Department of Ideas: Could conservatives swap Perry for Jindal?

Matt K. Lewis Senior Contributor
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In 1980, when establishment moderates were still clinging to power in the GOP, a devious plan was hatched to prevent conservative Ronald Reagan from winning the Republican nomination: George H.W. Bush, it was proposed, would drop out of the race. He would then instruct his delegates to vote for Gerald Ford.

The “Stop Reagan” plan, of course, fell through. But it might have sparked an idea — this time for the conservative wing of the party. Recently, prominent conservative, Morton Blackwell, has suggested a new candidate may emerge. Blackwell’s idea is for Louisiana Gov. Bobby Jindal to replace the man he endorsed for president — Texas Gov. Rick Perry.

Blackwell believes that — for a variety of reasons — Gov. Jindal is “almost a perfect candidate.” For one thing, he says, “[Jindal is] a font of ideas at least as fertile as Newt Gingrich — but without the wackiness.”

But considering some candidates are already missing filing deadlines to get on ballots, how could such a swap work?

According to Blackwell — who sits on the RNC’s Standing Committee on Rules — if Rick Perry drops out, “People could run as Perry delegates — with Perry being a surrogate for Jindal.” Perry would essentially say to the public: “Vote for me; my delegates will vote for Bobby Jindal.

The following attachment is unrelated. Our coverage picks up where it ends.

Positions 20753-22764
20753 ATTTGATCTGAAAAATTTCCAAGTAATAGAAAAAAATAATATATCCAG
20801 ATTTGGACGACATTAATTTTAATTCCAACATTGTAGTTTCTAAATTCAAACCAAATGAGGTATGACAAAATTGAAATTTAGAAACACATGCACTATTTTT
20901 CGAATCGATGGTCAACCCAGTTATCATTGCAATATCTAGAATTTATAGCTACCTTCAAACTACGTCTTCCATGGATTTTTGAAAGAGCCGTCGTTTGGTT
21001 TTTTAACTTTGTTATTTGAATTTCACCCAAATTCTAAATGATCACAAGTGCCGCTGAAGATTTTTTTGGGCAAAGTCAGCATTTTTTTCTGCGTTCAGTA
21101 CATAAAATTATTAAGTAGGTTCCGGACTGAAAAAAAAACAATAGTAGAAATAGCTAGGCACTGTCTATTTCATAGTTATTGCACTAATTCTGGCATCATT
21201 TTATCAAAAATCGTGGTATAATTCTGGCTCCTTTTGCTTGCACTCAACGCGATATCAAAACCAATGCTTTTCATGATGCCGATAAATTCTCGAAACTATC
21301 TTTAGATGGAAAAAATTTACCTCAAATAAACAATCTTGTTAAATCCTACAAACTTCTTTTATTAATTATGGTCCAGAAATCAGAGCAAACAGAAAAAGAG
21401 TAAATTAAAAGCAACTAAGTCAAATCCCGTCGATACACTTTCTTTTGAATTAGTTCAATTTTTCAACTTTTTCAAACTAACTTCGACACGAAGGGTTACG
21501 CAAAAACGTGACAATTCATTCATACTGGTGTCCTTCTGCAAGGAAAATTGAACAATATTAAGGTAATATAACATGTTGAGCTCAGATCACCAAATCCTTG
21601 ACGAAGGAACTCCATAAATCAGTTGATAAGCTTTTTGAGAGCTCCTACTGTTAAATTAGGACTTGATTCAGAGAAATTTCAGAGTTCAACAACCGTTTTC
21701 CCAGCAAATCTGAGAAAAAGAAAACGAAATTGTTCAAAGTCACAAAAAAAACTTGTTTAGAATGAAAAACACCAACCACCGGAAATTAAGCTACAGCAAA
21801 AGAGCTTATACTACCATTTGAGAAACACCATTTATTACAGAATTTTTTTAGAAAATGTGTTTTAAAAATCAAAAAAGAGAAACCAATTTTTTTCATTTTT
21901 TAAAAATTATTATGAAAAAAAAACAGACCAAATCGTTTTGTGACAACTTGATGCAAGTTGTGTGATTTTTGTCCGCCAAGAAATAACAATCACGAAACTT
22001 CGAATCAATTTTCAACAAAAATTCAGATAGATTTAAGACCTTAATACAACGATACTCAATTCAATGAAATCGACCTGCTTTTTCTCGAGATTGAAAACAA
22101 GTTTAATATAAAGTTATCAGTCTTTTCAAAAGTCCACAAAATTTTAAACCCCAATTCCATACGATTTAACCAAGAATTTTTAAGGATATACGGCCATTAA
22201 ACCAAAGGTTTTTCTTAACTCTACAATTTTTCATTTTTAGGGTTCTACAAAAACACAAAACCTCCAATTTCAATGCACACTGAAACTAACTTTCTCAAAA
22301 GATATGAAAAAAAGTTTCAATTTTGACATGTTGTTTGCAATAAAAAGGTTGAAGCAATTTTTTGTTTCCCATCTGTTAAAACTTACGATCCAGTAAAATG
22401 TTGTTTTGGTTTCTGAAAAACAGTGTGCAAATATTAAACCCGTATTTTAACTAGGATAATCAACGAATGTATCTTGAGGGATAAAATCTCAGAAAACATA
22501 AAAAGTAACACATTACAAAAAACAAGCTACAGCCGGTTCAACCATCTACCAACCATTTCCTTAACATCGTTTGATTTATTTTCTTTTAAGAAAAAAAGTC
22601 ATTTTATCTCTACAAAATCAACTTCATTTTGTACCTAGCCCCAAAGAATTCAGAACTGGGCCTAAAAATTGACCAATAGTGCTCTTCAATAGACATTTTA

Not everyone agrees this is a good idea. Greg Mueller, a conservative strategist who previously worked Pat Buchanan and Steve Forbes, thinks it’s too late for a fresh face to enter the scrum.”It’s creative thinking, but I don’t think it’ll work,” Mueller averred.

Aside from arguing that it’s simply too late, Mueller argues that a “Hail Mary” move such as this would also make it look like the replacement candidate didn’t really want to run — that he was “dragged in” to to the race.

Blackwell, however, notes that Jindal was running for re-election in 2011 — a factor that would have made it nearly impossible for him to run for president in 2012. Today, the successful governor of Louisiana would be more free to step in.

Such a scenario would involve a convention fight, and would likely require a situation in which the Republican nomination wasn’t settled on the first ballot.

Regardless of the practicality of the notion, it does speak to the fact that conservatives have yet to coalesce around a candidate, and that many are unsatisfied with the current field. Blackwell, it should be noted, says there is no organized effort as of yet to make this happen. And sources close to Jindal’s camp insist this is just wishful thinking that is “not coming from Jindal camp,” but instead, is just a “fun rumor for the ‘chatter class.'”

(Note: For anyone interested in the history of the “Stop Reagan” plan, check out Craig Shirley’s book, “Rendezvous with Destiny.” According to the book, the idea swap Bush with Ford was proposed by Bob Mosbacher and shot down by David Keene.)

Matt K. Lewis